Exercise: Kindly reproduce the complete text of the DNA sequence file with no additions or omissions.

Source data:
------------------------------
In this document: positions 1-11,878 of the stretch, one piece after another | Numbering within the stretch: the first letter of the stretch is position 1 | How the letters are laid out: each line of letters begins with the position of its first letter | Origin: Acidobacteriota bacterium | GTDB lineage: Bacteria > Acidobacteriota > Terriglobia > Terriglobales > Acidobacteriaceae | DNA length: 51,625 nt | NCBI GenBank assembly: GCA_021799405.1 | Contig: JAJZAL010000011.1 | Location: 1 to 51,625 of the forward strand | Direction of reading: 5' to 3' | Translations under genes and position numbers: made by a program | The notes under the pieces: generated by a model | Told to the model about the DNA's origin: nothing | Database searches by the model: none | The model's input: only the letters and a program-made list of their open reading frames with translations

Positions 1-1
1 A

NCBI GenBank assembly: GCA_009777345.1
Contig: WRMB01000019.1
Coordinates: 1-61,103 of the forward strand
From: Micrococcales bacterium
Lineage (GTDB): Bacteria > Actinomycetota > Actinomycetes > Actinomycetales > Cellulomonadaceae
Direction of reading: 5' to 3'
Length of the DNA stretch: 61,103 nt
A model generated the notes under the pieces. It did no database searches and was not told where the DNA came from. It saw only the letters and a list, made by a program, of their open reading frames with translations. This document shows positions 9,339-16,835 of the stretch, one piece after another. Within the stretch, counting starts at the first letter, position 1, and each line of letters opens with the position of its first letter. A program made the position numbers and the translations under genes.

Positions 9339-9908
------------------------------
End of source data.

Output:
In this document: positions 1-11,878 of the stretch, one piece after another | Numbering within the stretch: the first letter of the stretch is position 1 | How the letters are laid out: each line of letters begins with the position of its first letter | Origin: Acidobacteriota bacterium | GTDB lineage: Bacteria > Acidobacteriota > Terriglobia > Terriglobales > Acidobacteriaceae | DNA length: 51,625 nt | NCBI GenBank assembly: GCA_021799405.1 | Contig: JAJZAL010000011.1 | Location: 1 to 51,625 of the forward strand | Direction of reading: 5' to 3' | Translations under genes and position numbers: made by a program | The notes under the pieces: generated by a model | Told to the model about the DNA's origin: nothing | Database searches by the model: none | The model's input: only the letters and a program-made list of their open reading frames with translations

Positions 1-1
1 A

NCBI GenBank assembly: GCA_009777345.1
Contig: WRMB01000019.1
Coordinates: 1-61,103 of the forward strand
From: Micrococcales bacterium
Lineage (GTDB): Bacteria > Actinomycetota > Actinomycetes > Actinomycetales > Cellulomonadaceae
Direction of reading: 5' to 3'
Length of the DNA stretch: 61,103 nt
A model generated the notes under the pieces. It did no database searches and was not told where the DNA came from. It saw only the letters and a list, made by a program, of their open reading frames with translations. This document shows positions 9,339-16,835 of the stretch, one piece after another. Within the stretch, counting starts at the first letter, position 1, and each line of letters opens with the position of its first letter. A program made the position numbers and the translations under genes.

Positions 9339-9908